Evie Shockley is the author of two books of poetry—the new black (Wesleyan University Press, 2011) and a half-red sea (Carolina Wren Press, 2006)—and the critical study Renegade Poetics: Black Aesthetics and Formal Innovation in African American Poetry (University of Iowa Press, 2011). Her poetry has been published internationally in journals and anthologies and supported with residencies and scholarships from the Millay Colony for the Arts, Cave Canem, the Squaw Valley Community of Writers, Provincetown Fine Arts Work Center, and Hedgebrook. She is an associate professor of English at Rutgers University, in New Brunswick, New Jersey, where she teaches African American literature and creative writing.

The DogTag Project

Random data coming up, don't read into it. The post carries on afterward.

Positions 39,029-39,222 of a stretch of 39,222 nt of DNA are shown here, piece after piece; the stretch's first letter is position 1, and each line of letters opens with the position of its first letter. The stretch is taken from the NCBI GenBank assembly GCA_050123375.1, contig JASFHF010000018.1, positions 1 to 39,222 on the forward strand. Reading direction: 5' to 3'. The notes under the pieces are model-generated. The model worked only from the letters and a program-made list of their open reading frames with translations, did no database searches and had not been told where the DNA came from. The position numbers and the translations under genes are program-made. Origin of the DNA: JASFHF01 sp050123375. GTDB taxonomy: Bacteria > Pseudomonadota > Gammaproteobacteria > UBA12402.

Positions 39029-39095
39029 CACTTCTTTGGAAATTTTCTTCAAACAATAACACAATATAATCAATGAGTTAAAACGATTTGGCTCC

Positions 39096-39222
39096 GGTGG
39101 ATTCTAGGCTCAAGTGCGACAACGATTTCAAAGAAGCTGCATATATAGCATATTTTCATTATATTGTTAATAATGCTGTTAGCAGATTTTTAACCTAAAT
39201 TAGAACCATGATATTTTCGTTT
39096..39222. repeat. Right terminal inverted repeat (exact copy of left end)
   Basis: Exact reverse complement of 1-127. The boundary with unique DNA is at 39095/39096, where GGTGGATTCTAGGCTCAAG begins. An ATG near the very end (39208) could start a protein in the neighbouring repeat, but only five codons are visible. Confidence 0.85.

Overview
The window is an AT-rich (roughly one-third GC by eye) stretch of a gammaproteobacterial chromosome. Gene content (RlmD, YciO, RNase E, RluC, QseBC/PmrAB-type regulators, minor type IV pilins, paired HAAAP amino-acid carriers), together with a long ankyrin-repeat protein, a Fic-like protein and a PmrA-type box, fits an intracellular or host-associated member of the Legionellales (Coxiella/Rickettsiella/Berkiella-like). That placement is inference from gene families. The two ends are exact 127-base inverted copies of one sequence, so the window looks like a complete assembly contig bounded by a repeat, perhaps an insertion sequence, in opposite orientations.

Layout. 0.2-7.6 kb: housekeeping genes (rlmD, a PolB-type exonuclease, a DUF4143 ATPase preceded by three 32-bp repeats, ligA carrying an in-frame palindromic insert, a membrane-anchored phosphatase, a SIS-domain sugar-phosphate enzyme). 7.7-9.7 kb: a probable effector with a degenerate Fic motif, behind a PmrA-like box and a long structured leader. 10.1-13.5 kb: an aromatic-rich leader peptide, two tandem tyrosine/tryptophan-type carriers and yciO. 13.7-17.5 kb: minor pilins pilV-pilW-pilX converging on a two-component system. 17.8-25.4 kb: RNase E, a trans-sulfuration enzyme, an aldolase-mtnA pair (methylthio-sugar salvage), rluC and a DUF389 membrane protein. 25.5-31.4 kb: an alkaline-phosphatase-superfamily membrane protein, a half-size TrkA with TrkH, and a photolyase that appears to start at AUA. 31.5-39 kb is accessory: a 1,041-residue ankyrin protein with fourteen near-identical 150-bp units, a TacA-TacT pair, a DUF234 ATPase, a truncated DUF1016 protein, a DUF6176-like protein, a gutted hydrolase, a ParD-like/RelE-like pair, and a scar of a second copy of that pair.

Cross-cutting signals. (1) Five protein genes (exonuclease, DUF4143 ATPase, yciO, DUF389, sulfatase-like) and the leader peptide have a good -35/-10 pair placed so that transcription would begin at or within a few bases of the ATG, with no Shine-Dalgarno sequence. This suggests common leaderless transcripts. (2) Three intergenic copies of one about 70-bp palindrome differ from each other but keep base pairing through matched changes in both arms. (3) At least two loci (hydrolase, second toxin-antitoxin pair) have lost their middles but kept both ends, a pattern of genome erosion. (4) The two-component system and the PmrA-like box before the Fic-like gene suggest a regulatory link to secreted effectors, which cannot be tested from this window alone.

CURA is honored to participate in The DogTag Project, a large-scale, interactive public art project developed by Holly Laws that centers around the distribution of military inspired dog-tags, stamped not with the names of warriors, but with fragments of text from many sources. These texts speak to the human consequences of war, the notion of a shared humanity, and the persistence of memory. 

They are meant to raise questions and inspire reverie and reflection.  The DogTag Project is not a single event at one point on the map, but rather an ongoing event that materializes in hundreds of locations. It is meant for everybody and anybody – as wide an audience as those potentially affected by the losses incurred in war. 

Dog tags have found their way into the hands of people across the globe. The DogTag Project has turned up in cities across the United States including  Boston, New York, Los Angeles, San Francisco, Chicago, Atlanta and Seattle, and to points outside the U.S. including cities in Canada, Poland, Germany, Kenya, Brazil, India, Japan, Korea, South Africa, Italy, England, Australia, and Serbia. To date nearly 6000 pairs of dog tags bearing 12 different text fragments have been distributed throughout the world.